Humanity’s greatest aspiration is its insatiable need to rationalize the world around us. This natural instinct led humankind to improve life beyond measure — where would we be without innovation, philosophy and the written word?
However, the balance of rationality, and the certainty of specific phenomena, is fragile. What happens when we deny what we must inevitably rationalize? What happens when our drive to control our lives turns into the force that could end it?
The head of the Environmental Protection Agency, Scott Pruitt, crossed this fragile balance by attempting to postpone an Obama-era regulation on methane gas emissions for 90 days, largely due to the influence of the Texas Oil and Gas Administration and the American Petroleum Institute. Just like most greenhouse gases, methane significantly increases risks of climate change and poor public health. However, methane is around 87 times more cogent with the long-term destruction of our environment than carbon dioxide, according to the Sierra Club, one of America’s foremost environmental advocacy groups.
The Sierra Club led the first class-action suit against the EPA under the Trump Administration and won on a 2-1 rule by the United States Circuit Court of Appeals for the District of Columbia. This loss is a large setback for Pruitt’s EPA, whose primary activity is reversing many of the Obama Administration’s environmental regulations.
The court claimed Pruitt’s actions were based on arbitrary views on the issue. His lack of consistency, however, can be paralleled in the court’s decision: although the delay of said regulation is unconstitutional, the decision states that the EPA has the right to reevaluate the regulation and possibly remove it.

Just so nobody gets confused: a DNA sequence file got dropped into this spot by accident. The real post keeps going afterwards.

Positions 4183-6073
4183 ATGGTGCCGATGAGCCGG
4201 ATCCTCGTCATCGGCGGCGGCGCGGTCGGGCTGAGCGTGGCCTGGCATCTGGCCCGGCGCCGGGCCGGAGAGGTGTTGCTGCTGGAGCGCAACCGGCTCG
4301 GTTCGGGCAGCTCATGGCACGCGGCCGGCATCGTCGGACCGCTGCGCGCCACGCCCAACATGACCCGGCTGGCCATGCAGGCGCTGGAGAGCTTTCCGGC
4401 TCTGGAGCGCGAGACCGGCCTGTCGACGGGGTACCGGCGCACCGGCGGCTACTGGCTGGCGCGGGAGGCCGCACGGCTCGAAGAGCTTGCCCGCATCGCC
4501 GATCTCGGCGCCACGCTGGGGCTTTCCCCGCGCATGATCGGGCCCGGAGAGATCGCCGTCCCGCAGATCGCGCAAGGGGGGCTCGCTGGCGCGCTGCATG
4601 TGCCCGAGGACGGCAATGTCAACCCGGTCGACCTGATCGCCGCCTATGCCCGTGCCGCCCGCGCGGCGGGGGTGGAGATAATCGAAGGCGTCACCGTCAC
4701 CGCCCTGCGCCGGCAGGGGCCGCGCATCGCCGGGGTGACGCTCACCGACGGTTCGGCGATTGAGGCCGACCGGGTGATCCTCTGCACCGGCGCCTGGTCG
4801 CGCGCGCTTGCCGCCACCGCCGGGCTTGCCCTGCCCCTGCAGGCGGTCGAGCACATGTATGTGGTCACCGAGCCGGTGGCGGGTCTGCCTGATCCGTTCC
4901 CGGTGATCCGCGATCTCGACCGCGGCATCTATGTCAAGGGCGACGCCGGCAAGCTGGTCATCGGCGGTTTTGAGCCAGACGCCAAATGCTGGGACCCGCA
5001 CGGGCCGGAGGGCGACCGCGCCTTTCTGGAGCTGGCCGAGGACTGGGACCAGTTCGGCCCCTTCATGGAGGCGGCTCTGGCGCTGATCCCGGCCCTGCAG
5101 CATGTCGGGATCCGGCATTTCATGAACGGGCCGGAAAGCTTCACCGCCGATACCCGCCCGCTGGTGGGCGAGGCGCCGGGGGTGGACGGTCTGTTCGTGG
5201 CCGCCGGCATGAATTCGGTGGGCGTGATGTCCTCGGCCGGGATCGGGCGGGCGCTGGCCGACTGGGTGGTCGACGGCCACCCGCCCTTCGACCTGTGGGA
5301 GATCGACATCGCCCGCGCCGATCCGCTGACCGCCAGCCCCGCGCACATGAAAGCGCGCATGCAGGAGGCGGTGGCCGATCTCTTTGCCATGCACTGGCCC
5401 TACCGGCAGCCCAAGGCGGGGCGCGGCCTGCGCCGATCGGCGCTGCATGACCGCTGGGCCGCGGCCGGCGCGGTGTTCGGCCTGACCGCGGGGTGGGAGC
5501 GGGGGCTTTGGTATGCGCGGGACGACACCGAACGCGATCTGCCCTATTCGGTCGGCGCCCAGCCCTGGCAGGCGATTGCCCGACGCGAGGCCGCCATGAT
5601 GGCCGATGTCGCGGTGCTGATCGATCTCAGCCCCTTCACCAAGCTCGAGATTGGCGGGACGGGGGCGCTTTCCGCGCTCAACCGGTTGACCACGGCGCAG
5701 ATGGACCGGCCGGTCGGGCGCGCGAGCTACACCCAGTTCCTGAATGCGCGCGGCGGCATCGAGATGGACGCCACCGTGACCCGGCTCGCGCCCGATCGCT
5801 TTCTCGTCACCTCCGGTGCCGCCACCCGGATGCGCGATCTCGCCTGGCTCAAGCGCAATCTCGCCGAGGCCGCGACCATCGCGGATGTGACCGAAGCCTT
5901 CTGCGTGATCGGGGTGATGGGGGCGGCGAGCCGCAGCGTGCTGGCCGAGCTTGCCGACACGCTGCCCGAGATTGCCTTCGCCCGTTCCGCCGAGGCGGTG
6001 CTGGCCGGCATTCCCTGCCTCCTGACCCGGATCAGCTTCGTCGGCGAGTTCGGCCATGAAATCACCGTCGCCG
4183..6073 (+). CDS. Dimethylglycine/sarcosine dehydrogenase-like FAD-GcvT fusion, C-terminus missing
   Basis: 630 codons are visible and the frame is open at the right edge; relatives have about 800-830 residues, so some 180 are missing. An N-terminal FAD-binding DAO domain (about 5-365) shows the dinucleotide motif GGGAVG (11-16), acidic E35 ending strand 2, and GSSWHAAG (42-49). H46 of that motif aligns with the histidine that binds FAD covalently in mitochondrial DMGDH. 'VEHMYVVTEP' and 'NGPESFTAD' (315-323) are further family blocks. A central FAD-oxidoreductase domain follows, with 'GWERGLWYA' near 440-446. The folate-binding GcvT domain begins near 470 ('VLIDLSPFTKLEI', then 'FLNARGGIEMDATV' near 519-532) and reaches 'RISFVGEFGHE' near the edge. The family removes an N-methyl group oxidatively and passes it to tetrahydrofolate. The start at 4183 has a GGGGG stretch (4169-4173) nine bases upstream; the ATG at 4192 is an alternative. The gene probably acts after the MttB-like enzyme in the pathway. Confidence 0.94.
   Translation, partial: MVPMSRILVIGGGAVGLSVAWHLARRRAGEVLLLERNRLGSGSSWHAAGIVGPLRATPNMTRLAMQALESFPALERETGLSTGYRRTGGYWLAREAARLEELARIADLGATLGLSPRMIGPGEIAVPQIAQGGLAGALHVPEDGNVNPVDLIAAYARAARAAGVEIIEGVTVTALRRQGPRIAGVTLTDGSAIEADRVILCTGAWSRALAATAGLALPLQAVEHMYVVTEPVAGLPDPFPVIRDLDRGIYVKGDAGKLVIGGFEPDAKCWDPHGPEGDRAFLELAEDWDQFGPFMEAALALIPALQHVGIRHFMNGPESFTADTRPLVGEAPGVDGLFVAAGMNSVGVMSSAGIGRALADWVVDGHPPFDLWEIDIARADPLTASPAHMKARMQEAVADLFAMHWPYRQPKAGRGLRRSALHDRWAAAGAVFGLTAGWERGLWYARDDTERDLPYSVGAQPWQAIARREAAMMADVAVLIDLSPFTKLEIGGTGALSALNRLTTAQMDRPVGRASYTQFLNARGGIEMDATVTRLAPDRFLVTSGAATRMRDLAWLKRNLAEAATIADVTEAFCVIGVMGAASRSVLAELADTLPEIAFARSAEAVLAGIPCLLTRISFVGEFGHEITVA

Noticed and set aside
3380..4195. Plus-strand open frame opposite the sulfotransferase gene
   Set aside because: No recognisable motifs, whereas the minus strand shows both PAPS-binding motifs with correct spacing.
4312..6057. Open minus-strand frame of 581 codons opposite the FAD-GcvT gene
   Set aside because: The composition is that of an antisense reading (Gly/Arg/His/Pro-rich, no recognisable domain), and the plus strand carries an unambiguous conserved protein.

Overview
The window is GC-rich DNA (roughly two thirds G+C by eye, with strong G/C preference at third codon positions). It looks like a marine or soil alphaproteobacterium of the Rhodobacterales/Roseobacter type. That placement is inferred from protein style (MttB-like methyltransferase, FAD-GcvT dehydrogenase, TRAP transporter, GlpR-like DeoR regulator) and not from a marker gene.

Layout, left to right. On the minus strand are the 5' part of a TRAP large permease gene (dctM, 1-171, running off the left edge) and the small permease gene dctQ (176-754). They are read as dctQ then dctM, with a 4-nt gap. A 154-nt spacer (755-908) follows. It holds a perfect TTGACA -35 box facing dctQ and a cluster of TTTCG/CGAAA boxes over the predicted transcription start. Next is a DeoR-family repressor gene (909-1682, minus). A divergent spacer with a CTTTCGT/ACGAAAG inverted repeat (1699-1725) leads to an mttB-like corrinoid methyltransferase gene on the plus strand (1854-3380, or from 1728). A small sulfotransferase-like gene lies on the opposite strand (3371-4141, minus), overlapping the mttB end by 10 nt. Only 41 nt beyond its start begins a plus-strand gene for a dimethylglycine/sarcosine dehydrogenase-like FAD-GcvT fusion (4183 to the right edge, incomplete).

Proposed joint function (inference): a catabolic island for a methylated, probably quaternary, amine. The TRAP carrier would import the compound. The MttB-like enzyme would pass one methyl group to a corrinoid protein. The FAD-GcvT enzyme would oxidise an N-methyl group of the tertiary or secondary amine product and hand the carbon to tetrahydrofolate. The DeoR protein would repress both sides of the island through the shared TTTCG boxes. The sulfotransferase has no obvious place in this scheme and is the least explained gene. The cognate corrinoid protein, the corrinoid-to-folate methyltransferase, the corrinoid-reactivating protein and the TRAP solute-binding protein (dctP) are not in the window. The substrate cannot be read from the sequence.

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To the environmental science students at the University of Wisconsin, I am sorry you are the future of a movement that people deny the existence of. I am sorry that your world-saving discoveries may be stifled by humankind’s need to regulate and rationalize what they may never understand.
But I am proud to say that you are not alone. Upon examining the complexities of the court case, the regulation in question, and the conflicts the two bring, there is a stark realization: nothing is black and white.
An interdisciplinary education is the only true solution of this problem. It is in the core of the university’s ideals to utilize our commonalities and take advantage of our differences, both in and out of the classroom, to make the world a better place. The Wisconsin Idea lives within all of us — it is our duty to make these ideas reality.
Climate Reality Project aims to have UW running on renewable energy by 2030Across the globe, sea levels are rising, temperature extremes are occurring and people face more challenges throughout their daily lives. Read…
Regardless of your major, your background or your passion, we are equally adept to use our variety of different skills to advocate for a better world. Political science majors can learn how to analyze and create effective environmental policy. International relations students can create plans of action on how to take these policies global.
Engineering students can design and build greener facilities for us to live, learn, and work. Marketing majors can make these options appealing to the masses. Environmental science students must lead the cause and continue to research and discover in spite of restrictive policy, but the entire Wisconsin community can rally behind them.
As Margaret Mead once said, “Never doubt that a small group of thoughtful, committed citizens can change the world. Indeed, it is the only thing that ever has.”
Abby Steinberg ([email protected]) is a freshman majoring in political science with the intention to major in journalism.